Red Hat readies its Kubernetes platform, OpenShift, for network functions.

Mitch Wagner, Executive Editor, Light Reading

October 15, 2019

4 Min Read
Red Hat Sprucing OpenShift for Network Functions on Kubernetes

Red Hat is planning to make OpenShift a better home for the network control plane, running both containerized and virtualized network functions (CNFs and VNFs) on the Kubernetes platform.

"Today these are two separate products from Red Hat," Azhar Sayeed, Red Hat chief architect, telecommunications, tells Light Reading. Red Hat OpenStack runs VNFs, and OpenShift is Red Hat's primary platform for containerized applications and microservices. Red Hat is working to bring those together.

"From our perspective, it's about preparing the infrastructure to run VNFs and CNFs," Sayeed says. Red Hat has been "diligently expanding" capabilities of OpenShift, "incorporating capabilities to address unique requirements of CNFs."

OpenShift is increasingly emerging as a strategic product for Red Hat, providing cloud infrastructure to extend its workhorse Red Hat Enterprise Linux (RHEL). OpenShift runs on premises, in private clouds, on bare metal, OpenStack, and VMware, as well as on public clouds including Amazon Web Services, Microsoft Azure, and Google.

Figure 1:

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OpenShift has received service provider support from AT&T, which is including OpenShift in a strategic alliance with Red Hat parent company IBM. TurkCell, which has more than 35 million subs and 99% population coverage in Turkey, is relying on Red Hat OpenStack to meet an ambitious plan to virtualize 40% of its network by the end of this year.

IBM acquired Red Hat in a staggering $34 billion deal that closed in July.

Red Hat is enhancing OpenShift to enhance performance, hardware acceleration, IP network, and other capabilities required to run CNFs, Sayeed says. Upstream Kubernetes will soon receive support for IPV6, which will make it a more suitable platform for CNFs, and Red Hat expects to support IPV6 within three months.

Additionally, Red Hat is enhancing application lifecycle management to help operators support network functions. These capabilities include upgrading, deploying, packaging and managing infrastructure, including compute, network and storage. Red Hat now provides those services to infrastructure; the company is is extending those same capabilities to applications, including CNFs.

Red Hat previously enhanced OpenShift with capabilities to appeal to operators in May; these include service mesh, providing virtual networking for microservices; Knative for serverless applications; and partnering with Microsoft on Kubernetes-based event-driven autoscaling (KEDEA).

Why this matters
NFV has emerged as technology to help operators break vendor lock-in, replacing purpose-built hardware appliances with standardized software running on commercial, off-the-shelf system servers (COTS). Virtualized network functions (VNFs) run on virtual machines, and CNFs are potentially a lighter-weight alternative to VNFs.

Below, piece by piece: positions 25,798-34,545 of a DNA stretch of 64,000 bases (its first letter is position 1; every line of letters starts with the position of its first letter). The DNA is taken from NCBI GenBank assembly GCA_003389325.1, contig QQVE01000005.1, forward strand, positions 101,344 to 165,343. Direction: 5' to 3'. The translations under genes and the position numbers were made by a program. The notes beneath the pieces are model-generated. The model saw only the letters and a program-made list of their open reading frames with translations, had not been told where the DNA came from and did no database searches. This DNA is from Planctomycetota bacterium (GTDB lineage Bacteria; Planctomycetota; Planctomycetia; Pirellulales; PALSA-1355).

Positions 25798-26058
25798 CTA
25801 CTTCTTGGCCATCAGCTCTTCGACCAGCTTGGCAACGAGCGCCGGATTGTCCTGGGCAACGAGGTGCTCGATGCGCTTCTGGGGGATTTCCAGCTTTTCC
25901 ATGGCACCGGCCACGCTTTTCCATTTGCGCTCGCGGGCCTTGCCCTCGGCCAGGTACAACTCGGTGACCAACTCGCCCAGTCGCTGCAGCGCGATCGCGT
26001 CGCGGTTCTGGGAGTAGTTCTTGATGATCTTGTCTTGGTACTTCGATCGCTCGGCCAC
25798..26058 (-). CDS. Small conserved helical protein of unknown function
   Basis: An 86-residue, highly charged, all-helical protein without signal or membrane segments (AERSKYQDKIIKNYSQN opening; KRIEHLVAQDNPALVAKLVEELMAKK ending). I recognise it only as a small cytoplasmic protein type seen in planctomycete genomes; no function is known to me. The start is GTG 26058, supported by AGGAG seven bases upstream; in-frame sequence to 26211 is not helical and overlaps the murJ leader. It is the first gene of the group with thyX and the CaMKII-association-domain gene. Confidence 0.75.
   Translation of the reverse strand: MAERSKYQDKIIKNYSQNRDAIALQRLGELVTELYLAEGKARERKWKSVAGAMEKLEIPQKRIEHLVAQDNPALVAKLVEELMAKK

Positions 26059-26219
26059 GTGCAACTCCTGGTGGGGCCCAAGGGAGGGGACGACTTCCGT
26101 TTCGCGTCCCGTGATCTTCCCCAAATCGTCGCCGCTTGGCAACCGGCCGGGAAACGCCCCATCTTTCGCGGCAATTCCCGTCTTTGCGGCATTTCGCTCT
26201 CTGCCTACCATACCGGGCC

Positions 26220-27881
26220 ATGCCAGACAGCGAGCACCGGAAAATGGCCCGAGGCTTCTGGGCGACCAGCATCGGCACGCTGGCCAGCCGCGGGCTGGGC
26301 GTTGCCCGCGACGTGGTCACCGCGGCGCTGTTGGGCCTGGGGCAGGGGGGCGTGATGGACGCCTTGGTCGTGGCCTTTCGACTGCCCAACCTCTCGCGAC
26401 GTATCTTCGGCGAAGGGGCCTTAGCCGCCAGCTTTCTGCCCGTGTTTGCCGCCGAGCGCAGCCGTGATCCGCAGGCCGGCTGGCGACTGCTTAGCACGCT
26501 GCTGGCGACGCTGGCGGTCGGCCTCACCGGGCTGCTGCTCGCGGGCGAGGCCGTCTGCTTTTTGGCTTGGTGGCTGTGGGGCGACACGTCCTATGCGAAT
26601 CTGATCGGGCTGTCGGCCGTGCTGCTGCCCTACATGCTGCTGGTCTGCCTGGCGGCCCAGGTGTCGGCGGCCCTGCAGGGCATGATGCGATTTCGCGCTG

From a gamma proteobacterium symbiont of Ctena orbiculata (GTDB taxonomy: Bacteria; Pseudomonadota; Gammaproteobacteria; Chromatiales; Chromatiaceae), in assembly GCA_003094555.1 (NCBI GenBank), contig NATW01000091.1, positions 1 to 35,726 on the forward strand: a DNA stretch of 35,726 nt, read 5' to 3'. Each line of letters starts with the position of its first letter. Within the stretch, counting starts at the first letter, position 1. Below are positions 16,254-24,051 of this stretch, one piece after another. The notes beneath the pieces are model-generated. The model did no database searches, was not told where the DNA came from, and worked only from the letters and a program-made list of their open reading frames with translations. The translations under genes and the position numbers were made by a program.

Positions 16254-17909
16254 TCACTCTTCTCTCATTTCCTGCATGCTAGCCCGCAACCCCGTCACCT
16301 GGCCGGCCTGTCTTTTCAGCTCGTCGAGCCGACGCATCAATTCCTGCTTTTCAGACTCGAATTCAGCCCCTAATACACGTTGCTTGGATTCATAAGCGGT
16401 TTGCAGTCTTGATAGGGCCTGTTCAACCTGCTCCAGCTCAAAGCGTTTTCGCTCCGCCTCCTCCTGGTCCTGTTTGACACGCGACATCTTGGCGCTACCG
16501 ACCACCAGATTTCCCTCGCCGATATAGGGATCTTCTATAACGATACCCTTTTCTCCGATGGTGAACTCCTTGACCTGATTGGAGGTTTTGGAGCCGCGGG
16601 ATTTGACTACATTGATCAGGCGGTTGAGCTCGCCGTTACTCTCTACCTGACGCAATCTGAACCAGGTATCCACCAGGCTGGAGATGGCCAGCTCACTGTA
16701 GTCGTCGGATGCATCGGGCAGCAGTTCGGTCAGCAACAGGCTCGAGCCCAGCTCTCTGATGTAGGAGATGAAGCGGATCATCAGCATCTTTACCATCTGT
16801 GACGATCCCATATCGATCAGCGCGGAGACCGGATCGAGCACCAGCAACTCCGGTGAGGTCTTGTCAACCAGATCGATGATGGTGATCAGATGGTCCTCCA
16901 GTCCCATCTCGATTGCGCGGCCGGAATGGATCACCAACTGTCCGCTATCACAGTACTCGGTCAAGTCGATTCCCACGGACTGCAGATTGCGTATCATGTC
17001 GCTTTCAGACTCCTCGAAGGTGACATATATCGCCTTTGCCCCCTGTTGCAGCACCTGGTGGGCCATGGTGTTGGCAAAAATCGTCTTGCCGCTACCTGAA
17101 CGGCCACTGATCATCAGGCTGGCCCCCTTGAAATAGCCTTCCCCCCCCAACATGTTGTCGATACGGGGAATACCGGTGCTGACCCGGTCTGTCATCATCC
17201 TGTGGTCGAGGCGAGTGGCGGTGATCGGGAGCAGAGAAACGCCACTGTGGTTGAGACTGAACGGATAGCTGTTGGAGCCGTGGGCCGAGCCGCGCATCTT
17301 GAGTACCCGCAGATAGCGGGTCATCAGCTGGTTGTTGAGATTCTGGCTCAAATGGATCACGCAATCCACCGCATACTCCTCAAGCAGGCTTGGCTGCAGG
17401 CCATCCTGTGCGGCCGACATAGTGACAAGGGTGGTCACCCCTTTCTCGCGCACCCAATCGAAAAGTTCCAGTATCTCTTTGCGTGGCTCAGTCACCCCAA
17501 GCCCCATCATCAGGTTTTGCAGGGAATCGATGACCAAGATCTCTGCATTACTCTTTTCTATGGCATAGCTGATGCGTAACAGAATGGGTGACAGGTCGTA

Sayeed explains why: Each virtual machine (VM) contains its own copy of the operating system, database and other infrastructure, while CNFs are containerized, run as microservices, and can share all that infrastructure and services, making them lighter weight. Containerized applications, including network functions, are more efficient, with improved uptime, density and potentially performance benefits as well, compared with their virtualized cousins.

Additionally, using a Kubernetes platform to support CNFs means operators would be using a common platform for both IT and network functions, making more efficient use of equipment, software and personnel, Sayeed says.

The major bottleneck to running CNFs on OpenShift isn't the capabilities of OpenShift; it's availability of CNFs from vendors, Sayeed says. Currently, the primary CNFs are load balancers, firewalls, and policy controls. Vendors supporting OpenShift with network functions include Metaswitch and Clearwater.

Red Hat plans to demonstrate an end-to-end 5G network running on OpenShift, both on-prem and in the public cloud, with CNFs, at the KubeCon conference in San Diego next month.

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About the Author(s)

Mitch Wagner

Executive Editor, Light Reading

San Diego-based Mitch Wagner is many things. As well as being "our guy" on the West Coast (of the US, not Scotland, or anywhere else with indifferent meteorological conditions), he's a husband (to his wife), dissatisfied Democrat, American (so he could be President some day), nonobservant Jew, and science fiction fan. Not necessarily in that order.

He's also one half of a special duo, along with Minnie, who is the co-habitor of the West Coast Bureau and Light Reading's primary chewer of sticks, though she is not the only one on the team who regularly munches on bark.

Wagner, whose previous positions include Editor-in-Chief at Internet Evolution and Executive Editor at InformationWeek, will be responsible for tracking and reporting on developments in Silicon Valley and other US West Coast hotspots of communications technology innovation.

Beats: Software-defined networking (SDN), network functions virtualization (NFV), IP networking, and colored foods (such as 'green rice').

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